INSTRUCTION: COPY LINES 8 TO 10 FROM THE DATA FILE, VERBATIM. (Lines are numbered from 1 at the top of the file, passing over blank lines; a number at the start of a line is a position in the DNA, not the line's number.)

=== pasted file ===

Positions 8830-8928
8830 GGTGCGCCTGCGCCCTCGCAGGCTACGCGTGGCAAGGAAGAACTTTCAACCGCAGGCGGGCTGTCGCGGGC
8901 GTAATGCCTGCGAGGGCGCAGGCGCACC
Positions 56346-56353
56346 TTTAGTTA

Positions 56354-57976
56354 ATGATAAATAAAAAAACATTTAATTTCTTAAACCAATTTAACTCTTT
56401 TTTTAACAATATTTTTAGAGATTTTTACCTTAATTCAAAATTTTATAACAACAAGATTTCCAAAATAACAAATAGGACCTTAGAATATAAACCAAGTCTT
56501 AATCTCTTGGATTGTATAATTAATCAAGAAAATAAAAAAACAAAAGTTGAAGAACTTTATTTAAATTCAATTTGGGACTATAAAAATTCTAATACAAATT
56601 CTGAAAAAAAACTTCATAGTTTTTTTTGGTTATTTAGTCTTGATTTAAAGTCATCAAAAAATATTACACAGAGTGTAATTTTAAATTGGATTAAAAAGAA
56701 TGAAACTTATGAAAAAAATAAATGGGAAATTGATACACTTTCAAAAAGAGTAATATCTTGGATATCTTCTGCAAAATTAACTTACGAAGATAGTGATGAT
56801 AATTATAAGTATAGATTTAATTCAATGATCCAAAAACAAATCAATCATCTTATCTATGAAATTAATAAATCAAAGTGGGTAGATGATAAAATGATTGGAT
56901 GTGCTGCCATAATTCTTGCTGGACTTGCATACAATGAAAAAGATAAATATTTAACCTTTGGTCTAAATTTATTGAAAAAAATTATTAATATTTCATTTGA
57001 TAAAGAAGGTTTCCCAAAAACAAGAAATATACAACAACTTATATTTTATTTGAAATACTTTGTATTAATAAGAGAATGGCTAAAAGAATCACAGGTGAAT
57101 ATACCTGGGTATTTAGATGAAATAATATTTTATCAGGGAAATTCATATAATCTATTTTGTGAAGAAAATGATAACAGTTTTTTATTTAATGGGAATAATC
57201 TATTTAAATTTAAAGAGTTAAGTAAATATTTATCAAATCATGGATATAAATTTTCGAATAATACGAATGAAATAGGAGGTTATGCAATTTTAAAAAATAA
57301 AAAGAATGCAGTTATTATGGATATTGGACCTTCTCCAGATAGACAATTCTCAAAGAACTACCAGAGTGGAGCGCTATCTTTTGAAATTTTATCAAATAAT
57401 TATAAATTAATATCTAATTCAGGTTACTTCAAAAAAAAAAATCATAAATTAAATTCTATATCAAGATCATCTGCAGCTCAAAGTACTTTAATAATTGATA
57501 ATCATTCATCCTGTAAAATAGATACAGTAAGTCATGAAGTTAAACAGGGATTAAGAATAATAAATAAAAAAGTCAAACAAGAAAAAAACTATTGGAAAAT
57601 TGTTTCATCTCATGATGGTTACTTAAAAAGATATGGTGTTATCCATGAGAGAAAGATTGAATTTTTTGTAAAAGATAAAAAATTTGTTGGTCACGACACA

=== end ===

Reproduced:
56401 TTTTAACAATATTTTTAGAGATTTTTACCTTAATTCAAAATTTTATAACAACAAGATTTCCAAAATAACAAATAGGACCTTAGAATATAAACCAAGTCTT
56501 AATCTCTTGGATTGTATAATTAATCAAGAAAATAAAAAAACAAAAGTTGAAGAACTTTATTTAAATTCAATTTGGGACTATAAAAATTCTAATACAAATT
56601 CTGAAAAAAAACTTCATAGTTTTTTTTGGTTATTTAGTCTTGATTTAAAGTCATCAAAAAATATTACACAGAGTGTAATTTTAAATTGGATTAAAAAGAA